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GTA Residents Value More Diverse Leadership, Study Finds

A new poll indicates that Torontonians think diverse leadership will boost prosperity.

The Changing Face of Leadership in the GTA 797

From left: Alison Loat (Samara), Matt Galloway (CBC radio), John Tory, Mitzie Hunter (CivicAction), and Alan Broadbent (Maytree) at a launch event for DiverseCity’s report. Photo by Mike Hagarty, courtesy of The Canadian Club of Toronto.

A new study commissioned by DiverseCity, a group devoted to diversifying leadership in the Greater Toronto Area, shows that the region’s residents value ethnic and cultural diversity in business, education, and politics.

According to a survey [PDF] conducted on DiverseCity’s behalf by Nanos Research, 43 per cent of 1,000 respondents said more ethnically and culturally diverse leadership is important. When respondents learned that only 14 per cent of leadership roles in the GTA are held by visible minority groups and underrepresented immigrant groups (even though these groups make up about half of the GTA’s population) they were more likely to say the status quo isn’t good enough.

Respondents were particularly concerned with the lack of diverse representation among the GTA’s political leadership—only one in 10 said elected officials adequately reflect the population. When asked where they saw the most diverse leadership, residents were most likely to mention the media and the civil service.

Nanos Research president and CEO Nik Nanos told us by email that he was intrigued by the way survey respondents seemed to associate diversity in leadership with the GTA’s ability to attract foreign investment. “People believe that a greater diversity in leadership can lead to a stronger economy and will help to advance Toronto as a world-class place to not only live, but to invest and work,” he wrote.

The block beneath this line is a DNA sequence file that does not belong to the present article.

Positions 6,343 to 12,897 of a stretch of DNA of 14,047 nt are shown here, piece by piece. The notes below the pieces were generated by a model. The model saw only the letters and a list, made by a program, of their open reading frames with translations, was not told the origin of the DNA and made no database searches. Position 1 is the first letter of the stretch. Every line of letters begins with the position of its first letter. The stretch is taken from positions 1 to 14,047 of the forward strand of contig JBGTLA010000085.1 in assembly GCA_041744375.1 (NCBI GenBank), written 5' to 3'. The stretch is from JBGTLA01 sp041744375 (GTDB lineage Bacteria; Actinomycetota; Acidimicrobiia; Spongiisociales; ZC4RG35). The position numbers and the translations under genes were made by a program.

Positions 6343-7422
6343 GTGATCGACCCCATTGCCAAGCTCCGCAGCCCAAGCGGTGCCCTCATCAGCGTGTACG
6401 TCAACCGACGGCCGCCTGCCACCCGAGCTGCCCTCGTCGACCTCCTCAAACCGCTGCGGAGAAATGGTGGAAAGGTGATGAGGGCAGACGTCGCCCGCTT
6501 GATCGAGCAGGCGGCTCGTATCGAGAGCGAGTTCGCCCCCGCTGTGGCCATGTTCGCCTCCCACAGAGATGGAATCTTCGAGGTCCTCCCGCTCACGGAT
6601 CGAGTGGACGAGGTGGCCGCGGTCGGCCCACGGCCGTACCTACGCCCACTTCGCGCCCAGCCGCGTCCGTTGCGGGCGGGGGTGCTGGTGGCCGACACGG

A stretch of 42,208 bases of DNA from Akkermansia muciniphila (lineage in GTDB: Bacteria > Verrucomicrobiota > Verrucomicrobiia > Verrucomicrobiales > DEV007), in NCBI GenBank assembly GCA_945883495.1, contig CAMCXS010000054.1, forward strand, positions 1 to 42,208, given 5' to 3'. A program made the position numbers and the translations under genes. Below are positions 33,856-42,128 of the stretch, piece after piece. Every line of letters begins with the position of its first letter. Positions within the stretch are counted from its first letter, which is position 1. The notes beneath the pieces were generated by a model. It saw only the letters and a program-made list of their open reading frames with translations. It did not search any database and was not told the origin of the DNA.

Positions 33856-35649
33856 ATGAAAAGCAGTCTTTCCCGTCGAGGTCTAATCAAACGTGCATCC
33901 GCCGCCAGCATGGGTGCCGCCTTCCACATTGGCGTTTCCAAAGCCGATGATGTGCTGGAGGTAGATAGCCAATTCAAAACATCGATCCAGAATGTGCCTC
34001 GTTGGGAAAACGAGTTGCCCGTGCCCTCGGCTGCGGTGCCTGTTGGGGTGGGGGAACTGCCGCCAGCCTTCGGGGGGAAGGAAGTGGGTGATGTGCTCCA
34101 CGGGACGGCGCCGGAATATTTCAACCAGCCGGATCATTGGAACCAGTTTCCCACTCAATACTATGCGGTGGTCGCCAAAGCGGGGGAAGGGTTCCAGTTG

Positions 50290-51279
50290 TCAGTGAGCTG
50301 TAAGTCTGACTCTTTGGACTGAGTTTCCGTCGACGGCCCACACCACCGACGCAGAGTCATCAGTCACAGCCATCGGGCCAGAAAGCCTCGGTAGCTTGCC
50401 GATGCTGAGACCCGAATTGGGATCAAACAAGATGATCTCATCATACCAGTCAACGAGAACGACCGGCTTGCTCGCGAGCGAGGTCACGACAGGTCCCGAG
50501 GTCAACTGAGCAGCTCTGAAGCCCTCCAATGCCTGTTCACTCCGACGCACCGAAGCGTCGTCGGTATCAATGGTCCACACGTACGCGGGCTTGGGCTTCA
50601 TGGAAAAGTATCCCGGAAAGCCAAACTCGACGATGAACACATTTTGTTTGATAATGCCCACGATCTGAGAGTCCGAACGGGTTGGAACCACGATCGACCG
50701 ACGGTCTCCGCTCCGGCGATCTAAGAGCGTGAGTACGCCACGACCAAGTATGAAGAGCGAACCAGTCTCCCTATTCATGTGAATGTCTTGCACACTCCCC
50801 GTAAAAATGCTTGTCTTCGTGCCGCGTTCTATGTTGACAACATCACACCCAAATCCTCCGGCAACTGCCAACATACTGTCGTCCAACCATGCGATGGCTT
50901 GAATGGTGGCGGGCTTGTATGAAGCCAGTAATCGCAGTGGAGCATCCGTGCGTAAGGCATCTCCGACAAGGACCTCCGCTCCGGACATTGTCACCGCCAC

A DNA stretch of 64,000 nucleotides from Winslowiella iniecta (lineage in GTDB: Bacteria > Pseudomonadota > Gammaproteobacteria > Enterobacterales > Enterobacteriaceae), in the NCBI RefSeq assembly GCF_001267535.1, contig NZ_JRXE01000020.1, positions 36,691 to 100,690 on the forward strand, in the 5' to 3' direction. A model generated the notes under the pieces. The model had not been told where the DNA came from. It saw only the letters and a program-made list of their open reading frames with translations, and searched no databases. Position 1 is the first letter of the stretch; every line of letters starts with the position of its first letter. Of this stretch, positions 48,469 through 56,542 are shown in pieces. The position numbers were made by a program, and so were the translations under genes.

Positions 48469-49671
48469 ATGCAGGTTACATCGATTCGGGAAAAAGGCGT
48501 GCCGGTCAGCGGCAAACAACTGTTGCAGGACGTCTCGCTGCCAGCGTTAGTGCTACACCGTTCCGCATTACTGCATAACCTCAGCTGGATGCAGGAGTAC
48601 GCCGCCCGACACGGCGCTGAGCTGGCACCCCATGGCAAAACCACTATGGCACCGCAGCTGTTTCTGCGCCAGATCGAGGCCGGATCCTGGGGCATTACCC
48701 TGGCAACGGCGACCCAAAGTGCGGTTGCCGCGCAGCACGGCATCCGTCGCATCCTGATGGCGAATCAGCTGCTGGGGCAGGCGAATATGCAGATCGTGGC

Nanos also addressed findings that some residents fear a trade-off between quality, competent leadership on one hand, and diverse, representative leadership on the other. “This is the potential trap in the dialogue on diversity of leadership—that it is code for quotas or a non-merit system of advancement,” Nanos wrote. “The reality is that most people see diversity in leadership as something that can elevate the GTA as a place to do business and a place to live.”

The DiverseCity initiative is a partnership between two non-profit organizations that promote social inclusion, the Maytree Foundation and CivicAction. Maytree project leader Cathy Winter told us by email that while the survey is encouraging, it also shows that more work is needed to promote the importance of diverse leadership. “Many survey respondents did not know about the diversity gap in leadership, but they thought it was a problem when they found out,” Winter wrote. “We need to continue to raise awareness of the issue.”

Over the past five years, DiverseCity has been attempting to do just that, through programs like DiverseCity onBoard, which facilitates the placement of diverse leaders on public and non-profit boards in the GTA, and the School4Civics, which tries to equip people from underrepresented groups to participate in the political process as candidates and campaign organizers.